by Jacquelyn Thayer
The Junior Grand Prix will make its seventh and final stop at the JGP Tallinn Cup in Tallinn, Estonia, a city that last hosted a JGP event in 2007. The crowded field of 22 teams includes three medalists from this season, all of whom will be vying for gold and the last berth or two at the JGP Final.
Russia’s Evgenia Kosigina & Nikolai Moroshkin, who took silver at the first JGP event in Latvia, may enter with an edge on their competitors. While their Latvia score of 119.24 is slightly below that of their top rivals at this event, the duo have earned the highest program component scores of any team entered here. Their elegant short dance and theatrical free dance to selections from Mendelssohn’s Die Erste Walpurgisnacht fared well with the international panel. Neither program was performed flawlessly in Latvia, meriting one-point deductions for an extended lift and a fall in short dance and free dance, respectively. Provided they present two clean programs here — and especially if they can achieve higher levels in the short dance — Kosigina & Moroshkin will be difficult to beat. An unknown factor is the extended break between their events. Additional training time can be a great advantage, but more recent competitive experience may be key. A gold or silver medal will secure their trip to the Final, and a bronze will enter them into the 24-point tiebreaker.
Some of Kosigina & Moroshkin’s competition will come from fellow Russians Anna Yanovskaia & Sergei Mozgov. For Kosigina, the competition comes from her former partner — Kosigina & Mozgov skated together until 2010. The new team of Yanovskaia & Mozgov took a surprise bronze medal in their first international event, Baltic Cup in Gdansk, scoring a total of 121.72. While ranking fourth in that event’s free dance, their dramatic Spanish-themed program earned the second-highest PCS in the competition, suggesting that a stronger technical performance may move the team higher on the podium. With 11 points in the standings from their bronze, Yanovskaia & Mozgov need a gold medal (worth 15 points) to qualify for the Final outright. If they win silver (13 points), they still have a shot at making it in on a tiebreak, but they will need a score of 133.32 or higher.
Canada’s Mackenzie Bent & Garrett MacKeen earned their second JGP assignment with a bronze medal at Brasov Cup, where their total score of 120.69 included a second-place finish in the short dance. Bent & MacKeen’s strength is in the technical mark; they actually had the highest technical element score in each event in Brasov. If the judges here favor their buoyant South Pacific free dance, they have a chance at reaching a higher step on the podium. Like Yanovskaia & Mozgov, Bent & MacKeen need gold to guarantee a spot in the JGP Final. If they take silver, a score of 134.34 would give them the last spot.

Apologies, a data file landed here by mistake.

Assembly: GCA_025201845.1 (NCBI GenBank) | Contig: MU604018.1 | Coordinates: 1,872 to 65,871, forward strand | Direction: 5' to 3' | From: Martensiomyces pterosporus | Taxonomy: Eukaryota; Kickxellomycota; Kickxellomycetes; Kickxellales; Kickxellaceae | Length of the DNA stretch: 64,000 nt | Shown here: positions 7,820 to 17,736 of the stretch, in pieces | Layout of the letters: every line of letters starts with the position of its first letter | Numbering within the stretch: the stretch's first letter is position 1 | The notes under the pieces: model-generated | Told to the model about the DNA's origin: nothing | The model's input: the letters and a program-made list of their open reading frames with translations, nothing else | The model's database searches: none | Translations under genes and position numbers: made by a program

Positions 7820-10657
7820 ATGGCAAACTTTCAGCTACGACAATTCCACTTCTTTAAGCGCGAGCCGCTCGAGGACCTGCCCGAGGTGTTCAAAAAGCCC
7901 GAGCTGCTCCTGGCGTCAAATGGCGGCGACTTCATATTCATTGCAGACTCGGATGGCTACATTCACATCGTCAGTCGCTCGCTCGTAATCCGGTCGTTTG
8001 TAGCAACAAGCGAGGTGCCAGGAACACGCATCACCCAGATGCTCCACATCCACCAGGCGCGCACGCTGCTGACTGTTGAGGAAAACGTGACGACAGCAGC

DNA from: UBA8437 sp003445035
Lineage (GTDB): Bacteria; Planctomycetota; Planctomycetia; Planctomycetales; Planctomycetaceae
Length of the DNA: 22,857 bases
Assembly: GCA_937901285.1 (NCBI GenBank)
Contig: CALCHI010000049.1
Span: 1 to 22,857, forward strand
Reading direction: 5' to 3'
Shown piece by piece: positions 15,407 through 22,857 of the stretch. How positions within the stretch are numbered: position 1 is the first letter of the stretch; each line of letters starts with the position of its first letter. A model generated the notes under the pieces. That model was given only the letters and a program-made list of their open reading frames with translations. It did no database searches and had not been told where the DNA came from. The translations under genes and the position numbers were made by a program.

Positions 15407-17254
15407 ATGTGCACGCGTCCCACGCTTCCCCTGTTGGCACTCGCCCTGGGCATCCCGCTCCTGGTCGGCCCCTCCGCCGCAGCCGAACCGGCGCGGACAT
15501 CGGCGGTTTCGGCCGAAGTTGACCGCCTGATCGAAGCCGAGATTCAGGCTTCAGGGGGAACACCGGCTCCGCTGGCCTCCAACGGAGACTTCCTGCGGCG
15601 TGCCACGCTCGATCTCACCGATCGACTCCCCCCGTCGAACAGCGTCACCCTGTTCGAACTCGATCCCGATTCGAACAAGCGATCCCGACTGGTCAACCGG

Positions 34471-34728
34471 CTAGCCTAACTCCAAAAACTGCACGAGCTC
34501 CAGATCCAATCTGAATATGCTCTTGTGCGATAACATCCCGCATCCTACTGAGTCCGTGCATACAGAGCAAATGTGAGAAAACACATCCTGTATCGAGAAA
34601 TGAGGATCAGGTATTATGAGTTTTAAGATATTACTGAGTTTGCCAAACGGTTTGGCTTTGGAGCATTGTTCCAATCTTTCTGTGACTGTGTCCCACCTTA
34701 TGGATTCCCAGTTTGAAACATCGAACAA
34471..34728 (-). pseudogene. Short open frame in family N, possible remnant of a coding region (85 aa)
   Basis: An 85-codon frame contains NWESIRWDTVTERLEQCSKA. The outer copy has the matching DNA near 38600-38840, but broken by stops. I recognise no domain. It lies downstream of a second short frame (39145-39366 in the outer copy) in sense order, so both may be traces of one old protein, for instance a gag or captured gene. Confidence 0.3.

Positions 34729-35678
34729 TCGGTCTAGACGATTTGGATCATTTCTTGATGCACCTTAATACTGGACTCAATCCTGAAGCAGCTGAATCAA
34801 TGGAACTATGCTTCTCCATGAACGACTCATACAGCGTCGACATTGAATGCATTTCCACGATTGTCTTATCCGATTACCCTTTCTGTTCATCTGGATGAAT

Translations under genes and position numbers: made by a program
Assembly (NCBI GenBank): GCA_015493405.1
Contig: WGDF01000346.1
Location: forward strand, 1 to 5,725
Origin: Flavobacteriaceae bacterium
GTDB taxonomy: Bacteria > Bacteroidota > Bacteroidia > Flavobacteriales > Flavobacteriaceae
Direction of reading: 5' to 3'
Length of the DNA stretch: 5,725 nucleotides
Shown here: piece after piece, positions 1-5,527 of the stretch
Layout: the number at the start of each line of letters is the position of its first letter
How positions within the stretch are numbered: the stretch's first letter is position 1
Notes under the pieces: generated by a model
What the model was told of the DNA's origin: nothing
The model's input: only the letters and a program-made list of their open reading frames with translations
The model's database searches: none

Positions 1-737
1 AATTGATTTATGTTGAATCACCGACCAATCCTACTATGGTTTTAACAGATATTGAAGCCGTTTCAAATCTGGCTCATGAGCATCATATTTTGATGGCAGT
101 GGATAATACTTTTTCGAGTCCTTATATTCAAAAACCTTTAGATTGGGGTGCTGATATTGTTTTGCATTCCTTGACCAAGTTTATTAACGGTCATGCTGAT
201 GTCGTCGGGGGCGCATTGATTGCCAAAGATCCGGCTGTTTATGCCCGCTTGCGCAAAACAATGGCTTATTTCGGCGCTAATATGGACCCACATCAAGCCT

Finishing just behind Bent & MacKeen in Brasov was the American team of Kaitlin Hawayek & Michael Bramante. In their second season together, Hawayek & Bramante have made an impressive debut on the JGP Series, earning a total of 115.12 at their first event. While the competition here is tough, the couple has already proven to be capable of rapid progress and strong finishes. They lost a few points on levels in their free dance in Brasov, so if they have had addressed those issues, they have a shot at landing on the podium in Tallinn.
Gabriella Papadakis & Guillaume Cizeron of France (pictured), fourth-place finishers in Gdansk, narrowly missed the podium in their first outing, hurt mainly by level issues. Their total of 120.82 and high PCS indicate that they may be true contenders here if they can get their technical mark up. Their swinging Elvis-scored free dance presents a substantial contrast to the programs of their main rivals, and may help set them apart here. Papadakis & Cizeron (as well as Hawayek & Bramante) have an outside shot at qualifying for the Final, mathematically speaking, but it would take a win. The French junior champions probably have the best interpretation in the field, but inconsistencies have hurt them in the past. If they can relax and skate cleanly in both programs, a gold medal is certainly possible.
The host nation of Estonia will have three teams at Tallinn Cup, which are led by two-time national champions Irina Shtork & Taavi Rand. Shtork & Rand are the only team in the field who competed at Tallinn’s last JGP event in 2007. In Brasov, the two were beset by falls in both short dance and free dance, resulting in a lower than expected total of 107.23 and landing them in seventh. They certainly have an opportunity to improve upon that performance at home. Viktoria-Laura Lohmus & Andrei Davodov and Hanna-Maria Tammo & Geido Kapp will join them on Team Estonia.
Practices begin Wednesday, October 12. The short dance is set for Friday, October 14 at 10:30 a.m., and the free dance for the morning of Saturday, October 15.